With more attention than ever on St. Johns County finances, we expect county staff to be scrutinizing every expense.
The other side of the coin, of course, is tax — the money our local government operates on.
In an effort to raise money, St. Johns County adopted impact fees to fund infrastructure costs such as roads, schools, public buildings and parks. If you want to build a new home, the theory is that you should pay your fair share of the additional burden on existing infrastructure; and the “impact fee” was the solution.
Five years ago, the county commission went back to the well when new construction was outpacing actual growth and no end was seen to the booming local real estate market. They bumped impact fees to levels never seen before, and now that the market has crashed (Oh, I’m sorry. “Corrected”) our impact fees are outstanding — and I don’t mean that in a good way.
Impact fees do not apply solely to new home construction. Although impact fees on a new single-family house increased from $2,630 to $6,685 (for one up to 1,800 square feet) or to $9,299 for a larger house, impact fees on a small commercial building (less than 100,000 square feet) jumped from $2,127 per 1,000 square feet to $6,562 per 1,000 square feet. The most dramatic increase was to campgrounds and RV parks, which went from paying $384 per acre to $35,516 per acre.
As qualifying week draws closer for candidates in two county commission races, the questions surrounding how to reconcile our county budget to the available income are returning to the discussion.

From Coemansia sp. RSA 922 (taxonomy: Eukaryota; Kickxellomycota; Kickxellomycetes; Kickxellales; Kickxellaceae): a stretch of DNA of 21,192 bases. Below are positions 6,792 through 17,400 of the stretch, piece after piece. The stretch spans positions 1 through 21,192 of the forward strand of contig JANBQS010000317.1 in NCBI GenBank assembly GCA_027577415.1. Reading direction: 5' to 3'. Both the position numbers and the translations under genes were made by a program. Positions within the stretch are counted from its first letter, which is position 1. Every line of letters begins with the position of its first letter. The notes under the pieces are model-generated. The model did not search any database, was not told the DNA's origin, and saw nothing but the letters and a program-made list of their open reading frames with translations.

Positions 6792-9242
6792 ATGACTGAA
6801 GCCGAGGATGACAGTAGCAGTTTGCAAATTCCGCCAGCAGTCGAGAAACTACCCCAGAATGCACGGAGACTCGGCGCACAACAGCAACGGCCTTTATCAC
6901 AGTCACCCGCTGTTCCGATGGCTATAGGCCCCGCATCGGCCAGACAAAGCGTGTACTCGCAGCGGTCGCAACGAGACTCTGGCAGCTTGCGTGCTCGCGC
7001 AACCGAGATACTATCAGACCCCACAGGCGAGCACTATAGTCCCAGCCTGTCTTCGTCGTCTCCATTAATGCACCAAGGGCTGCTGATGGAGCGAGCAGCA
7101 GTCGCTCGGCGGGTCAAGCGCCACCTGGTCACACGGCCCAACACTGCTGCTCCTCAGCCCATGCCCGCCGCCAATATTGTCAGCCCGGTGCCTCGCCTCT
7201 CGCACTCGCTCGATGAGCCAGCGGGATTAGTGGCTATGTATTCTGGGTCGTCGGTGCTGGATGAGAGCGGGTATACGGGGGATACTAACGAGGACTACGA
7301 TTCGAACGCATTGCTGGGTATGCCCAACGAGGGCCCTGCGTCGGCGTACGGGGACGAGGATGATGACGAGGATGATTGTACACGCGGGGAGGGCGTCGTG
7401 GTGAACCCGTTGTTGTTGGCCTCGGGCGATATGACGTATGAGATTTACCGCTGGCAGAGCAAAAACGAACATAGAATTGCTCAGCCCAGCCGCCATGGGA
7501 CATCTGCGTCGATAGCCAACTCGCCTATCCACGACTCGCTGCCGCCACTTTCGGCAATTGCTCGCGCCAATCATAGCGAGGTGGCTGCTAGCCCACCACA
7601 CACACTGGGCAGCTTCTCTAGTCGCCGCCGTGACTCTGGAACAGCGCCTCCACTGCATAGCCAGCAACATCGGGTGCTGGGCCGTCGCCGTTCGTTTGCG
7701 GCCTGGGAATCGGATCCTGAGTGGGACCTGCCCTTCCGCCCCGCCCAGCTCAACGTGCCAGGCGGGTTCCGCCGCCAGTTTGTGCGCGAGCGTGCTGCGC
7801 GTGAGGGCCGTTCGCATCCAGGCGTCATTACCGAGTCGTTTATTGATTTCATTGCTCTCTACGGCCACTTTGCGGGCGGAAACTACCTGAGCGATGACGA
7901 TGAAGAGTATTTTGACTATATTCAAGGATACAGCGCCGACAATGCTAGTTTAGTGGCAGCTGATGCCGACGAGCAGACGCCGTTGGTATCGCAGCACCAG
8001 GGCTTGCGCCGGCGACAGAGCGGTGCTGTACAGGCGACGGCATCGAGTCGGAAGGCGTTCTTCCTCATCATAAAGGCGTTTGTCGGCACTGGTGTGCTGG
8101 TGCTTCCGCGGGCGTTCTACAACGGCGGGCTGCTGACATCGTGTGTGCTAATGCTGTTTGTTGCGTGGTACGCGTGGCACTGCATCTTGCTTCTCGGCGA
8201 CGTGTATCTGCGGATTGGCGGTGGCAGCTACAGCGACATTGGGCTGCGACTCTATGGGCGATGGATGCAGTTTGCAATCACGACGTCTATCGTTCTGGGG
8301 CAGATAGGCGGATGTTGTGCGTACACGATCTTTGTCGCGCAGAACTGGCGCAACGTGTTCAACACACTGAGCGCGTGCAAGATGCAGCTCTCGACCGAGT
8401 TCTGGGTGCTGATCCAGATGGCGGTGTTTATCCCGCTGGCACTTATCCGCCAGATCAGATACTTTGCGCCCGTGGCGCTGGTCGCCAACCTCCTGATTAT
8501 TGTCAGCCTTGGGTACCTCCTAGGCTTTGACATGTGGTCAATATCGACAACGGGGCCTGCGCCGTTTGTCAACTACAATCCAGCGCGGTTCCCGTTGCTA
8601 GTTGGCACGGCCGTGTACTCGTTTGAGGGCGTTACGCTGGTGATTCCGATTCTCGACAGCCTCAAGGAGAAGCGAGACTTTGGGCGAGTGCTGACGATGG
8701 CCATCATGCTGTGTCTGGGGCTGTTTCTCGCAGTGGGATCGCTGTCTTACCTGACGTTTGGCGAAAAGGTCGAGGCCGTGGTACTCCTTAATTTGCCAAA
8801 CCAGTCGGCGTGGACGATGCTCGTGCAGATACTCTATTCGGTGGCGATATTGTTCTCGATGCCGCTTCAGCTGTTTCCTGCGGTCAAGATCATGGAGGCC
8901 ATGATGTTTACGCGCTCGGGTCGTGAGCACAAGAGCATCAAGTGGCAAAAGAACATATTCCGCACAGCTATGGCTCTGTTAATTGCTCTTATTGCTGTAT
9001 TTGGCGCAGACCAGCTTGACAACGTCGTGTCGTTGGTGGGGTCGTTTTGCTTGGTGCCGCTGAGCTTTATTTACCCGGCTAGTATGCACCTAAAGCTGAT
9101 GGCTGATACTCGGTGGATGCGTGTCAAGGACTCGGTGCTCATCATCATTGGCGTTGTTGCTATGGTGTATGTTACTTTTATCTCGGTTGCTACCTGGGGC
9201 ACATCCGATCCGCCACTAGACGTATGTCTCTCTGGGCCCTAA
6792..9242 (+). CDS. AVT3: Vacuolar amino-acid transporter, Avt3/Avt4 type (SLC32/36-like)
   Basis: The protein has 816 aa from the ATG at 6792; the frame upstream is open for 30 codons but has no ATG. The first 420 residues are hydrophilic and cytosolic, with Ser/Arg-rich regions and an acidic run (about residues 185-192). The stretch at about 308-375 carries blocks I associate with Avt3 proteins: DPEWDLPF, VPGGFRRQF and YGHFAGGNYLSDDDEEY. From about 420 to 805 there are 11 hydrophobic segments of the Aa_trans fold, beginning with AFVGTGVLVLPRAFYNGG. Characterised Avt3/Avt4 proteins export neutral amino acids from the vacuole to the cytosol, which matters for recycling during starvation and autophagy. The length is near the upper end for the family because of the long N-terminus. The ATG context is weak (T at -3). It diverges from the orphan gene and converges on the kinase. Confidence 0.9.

Candidates are talking about job creation, but what programs will they employ to achieve it? St. Johns County is in competition with neighboring counties for economic growth, and the new jobs in St. Johns County can only come from new, medium sized companies.
Unfortunately, the stores, restaurants and medical offices which are a medium-to-low impact type of business that commissioners hope to attract, can’t afford to invest here because of exorbitant impact fees.
Something has to be done to kick-start this stagnant economy.
Business owners are accustomed to taking reasonable risks; however, they are becoming less willing to accept tax-risks in planning for the future. The risk that high taxes will make investments less profitable, both for businesses and investors, is not tolerable. Businesses that have to pay higher tax rates often have less capital to go around and, as such, cannot expand or improve. Investments that carry heavy tax baggage generally lead to lower dividends for an investor so they simply look for more friendly locations.
Shaking St. Johns County’s reputation that we are un-friendly towards new businesses must be our objective. Right or wrong, perception is reality and to medium and small sized business owners who are asked to pay tens of thousands of dollars or more in impact fees that are not charged in nearby counties, their reality is that we don’t want their business or the new jobs they can bring.
The county needs to take a stand to boost the economy.